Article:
Fear is dangerous for politicians
PUBLISHED: 08:45 13 March 2013 | UPDATED: 09:00 13 March 2013
THE concern that has blown up in the Rushmere area of Ipswich over the future of its prefabs is a salutary warning to all politicians of the danger of raising difficult issues.
There is nothing more precious for most people than the roof above their heads. Whether you own your own home or are a tenant, there is a real basis for the old saying: “An Englishman’s home is his castle.”
So when Conservative councillor Judy Terry raised the question of redeveloping the 1947-built prefabs and giving tenants the chance to move into modern, but more intensive, housing she was always poking a stick into a hornet’s nest.
The prefabs may have stood 50 years longer than they were supposed to, but the fact is that the vast majority of people living in them love the buildings.
I suspect they might secretly know in the bottom of their hearts that their homes may not last for ever, but they hope they’ll see them out.
So when someone comes along and says: “Maybe we should redevelop the site” there’s always going to be a strong reaction.
Mrs Terry insists she was merely trying to spark a debate, and I’m sure that’s true.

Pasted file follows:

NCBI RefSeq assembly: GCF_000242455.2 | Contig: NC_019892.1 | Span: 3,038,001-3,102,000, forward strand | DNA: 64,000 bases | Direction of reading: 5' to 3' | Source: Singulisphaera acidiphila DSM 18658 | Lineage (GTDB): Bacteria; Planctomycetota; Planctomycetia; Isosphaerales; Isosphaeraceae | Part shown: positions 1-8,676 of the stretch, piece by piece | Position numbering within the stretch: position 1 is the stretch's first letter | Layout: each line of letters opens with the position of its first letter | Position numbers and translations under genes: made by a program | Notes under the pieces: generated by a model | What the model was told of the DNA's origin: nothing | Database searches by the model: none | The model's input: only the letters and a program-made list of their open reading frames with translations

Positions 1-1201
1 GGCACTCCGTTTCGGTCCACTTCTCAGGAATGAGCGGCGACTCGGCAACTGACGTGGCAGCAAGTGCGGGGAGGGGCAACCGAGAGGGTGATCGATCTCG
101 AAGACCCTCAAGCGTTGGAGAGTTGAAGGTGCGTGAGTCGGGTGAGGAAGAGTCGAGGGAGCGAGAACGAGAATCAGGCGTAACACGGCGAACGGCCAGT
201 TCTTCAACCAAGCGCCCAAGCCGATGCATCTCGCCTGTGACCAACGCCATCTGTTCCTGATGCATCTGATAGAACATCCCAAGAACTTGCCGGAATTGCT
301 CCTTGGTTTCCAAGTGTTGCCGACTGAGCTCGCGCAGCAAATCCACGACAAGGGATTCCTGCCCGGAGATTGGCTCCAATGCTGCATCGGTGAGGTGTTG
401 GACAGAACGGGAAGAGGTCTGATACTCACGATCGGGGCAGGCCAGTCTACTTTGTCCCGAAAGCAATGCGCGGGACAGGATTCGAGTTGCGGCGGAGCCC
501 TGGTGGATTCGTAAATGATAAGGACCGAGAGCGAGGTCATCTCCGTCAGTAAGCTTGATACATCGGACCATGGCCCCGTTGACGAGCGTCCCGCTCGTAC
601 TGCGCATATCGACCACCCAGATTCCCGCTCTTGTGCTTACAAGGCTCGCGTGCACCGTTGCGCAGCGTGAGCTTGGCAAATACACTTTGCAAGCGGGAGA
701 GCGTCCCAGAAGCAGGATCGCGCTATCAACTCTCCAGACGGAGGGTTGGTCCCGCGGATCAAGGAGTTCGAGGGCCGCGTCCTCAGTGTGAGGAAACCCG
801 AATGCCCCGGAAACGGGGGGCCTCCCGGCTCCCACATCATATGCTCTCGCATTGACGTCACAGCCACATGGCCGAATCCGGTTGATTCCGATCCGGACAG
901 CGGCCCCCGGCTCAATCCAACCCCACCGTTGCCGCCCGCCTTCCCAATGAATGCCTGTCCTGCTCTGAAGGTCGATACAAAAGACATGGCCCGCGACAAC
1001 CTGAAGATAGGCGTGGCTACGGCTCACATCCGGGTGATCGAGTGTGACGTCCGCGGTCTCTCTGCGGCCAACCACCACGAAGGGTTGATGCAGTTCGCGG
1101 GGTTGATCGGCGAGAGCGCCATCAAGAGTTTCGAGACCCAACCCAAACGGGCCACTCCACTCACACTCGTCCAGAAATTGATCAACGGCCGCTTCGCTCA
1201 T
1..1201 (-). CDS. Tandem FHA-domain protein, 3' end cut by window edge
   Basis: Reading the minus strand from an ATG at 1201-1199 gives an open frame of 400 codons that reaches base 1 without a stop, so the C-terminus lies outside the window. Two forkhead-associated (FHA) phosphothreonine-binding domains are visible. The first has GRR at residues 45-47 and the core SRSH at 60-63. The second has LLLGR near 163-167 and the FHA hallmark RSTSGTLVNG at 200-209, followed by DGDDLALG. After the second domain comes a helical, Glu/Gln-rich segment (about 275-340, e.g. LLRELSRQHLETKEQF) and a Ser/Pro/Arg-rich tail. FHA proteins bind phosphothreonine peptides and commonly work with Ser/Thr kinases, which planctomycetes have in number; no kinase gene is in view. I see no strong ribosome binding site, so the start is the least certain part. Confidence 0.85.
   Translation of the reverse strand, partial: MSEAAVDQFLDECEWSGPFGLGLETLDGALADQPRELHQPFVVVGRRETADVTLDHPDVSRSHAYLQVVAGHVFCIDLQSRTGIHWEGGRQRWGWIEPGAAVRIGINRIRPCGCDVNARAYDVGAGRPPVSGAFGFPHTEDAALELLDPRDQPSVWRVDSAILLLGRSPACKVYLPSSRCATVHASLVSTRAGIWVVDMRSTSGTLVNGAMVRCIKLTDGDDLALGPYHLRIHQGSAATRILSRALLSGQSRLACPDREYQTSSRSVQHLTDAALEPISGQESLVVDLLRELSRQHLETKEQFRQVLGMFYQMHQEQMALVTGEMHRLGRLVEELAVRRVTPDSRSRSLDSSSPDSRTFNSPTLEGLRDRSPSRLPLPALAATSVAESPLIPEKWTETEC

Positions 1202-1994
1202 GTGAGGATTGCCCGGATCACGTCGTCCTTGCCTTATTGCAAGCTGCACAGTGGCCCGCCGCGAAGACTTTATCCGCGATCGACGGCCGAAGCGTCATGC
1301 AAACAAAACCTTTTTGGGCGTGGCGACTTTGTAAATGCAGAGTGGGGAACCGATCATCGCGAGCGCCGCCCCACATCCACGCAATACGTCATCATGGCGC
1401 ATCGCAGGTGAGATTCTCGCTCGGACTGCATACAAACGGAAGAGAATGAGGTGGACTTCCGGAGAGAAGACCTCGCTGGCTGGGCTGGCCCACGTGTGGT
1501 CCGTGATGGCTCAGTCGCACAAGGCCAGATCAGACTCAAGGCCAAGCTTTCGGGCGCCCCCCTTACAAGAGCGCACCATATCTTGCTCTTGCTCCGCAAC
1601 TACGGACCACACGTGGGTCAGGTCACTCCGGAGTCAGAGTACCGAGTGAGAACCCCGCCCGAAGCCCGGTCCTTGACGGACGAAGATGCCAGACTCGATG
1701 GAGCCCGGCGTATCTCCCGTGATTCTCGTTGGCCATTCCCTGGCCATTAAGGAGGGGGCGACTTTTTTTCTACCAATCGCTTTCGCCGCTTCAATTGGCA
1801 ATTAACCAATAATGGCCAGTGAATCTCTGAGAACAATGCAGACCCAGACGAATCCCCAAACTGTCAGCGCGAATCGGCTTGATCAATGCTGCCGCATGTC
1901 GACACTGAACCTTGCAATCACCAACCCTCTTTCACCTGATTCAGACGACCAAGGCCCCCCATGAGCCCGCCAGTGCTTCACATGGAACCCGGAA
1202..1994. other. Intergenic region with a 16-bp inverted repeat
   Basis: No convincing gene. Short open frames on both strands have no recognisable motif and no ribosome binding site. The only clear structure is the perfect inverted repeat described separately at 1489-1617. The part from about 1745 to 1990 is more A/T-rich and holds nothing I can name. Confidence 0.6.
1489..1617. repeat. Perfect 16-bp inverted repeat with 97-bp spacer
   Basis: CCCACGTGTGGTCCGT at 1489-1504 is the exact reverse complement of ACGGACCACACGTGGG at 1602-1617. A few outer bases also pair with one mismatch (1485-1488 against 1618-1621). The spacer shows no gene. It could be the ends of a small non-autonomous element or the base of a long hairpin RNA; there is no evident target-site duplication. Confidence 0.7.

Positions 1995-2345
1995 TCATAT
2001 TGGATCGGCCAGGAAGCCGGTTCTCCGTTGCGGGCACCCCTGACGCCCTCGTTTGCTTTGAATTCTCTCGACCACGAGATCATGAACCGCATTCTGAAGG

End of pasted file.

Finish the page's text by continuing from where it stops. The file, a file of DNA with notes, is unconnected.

But when you spark a debate involving people’s homes, where they may have raised their families and where all their memories live you are on very dangerous ground.
The reaction I found when I walked around Inverness Road and Sidegate Lane did not suggest to me that Mrs Terry had done herself any favours with voters in that area. And as she prepares to stand again in the county council elections in May, her intervention could have lost her more valuable votes.
Politics can be a rough and tumble business, but politicians who provoke fear among their electorate are giving their opponents a huge advantage in the race for votes.
Rushmere has always been a swing seat in elections for both the county and the borough, and Mrs Terry could be facing a double whammy over the next two years.
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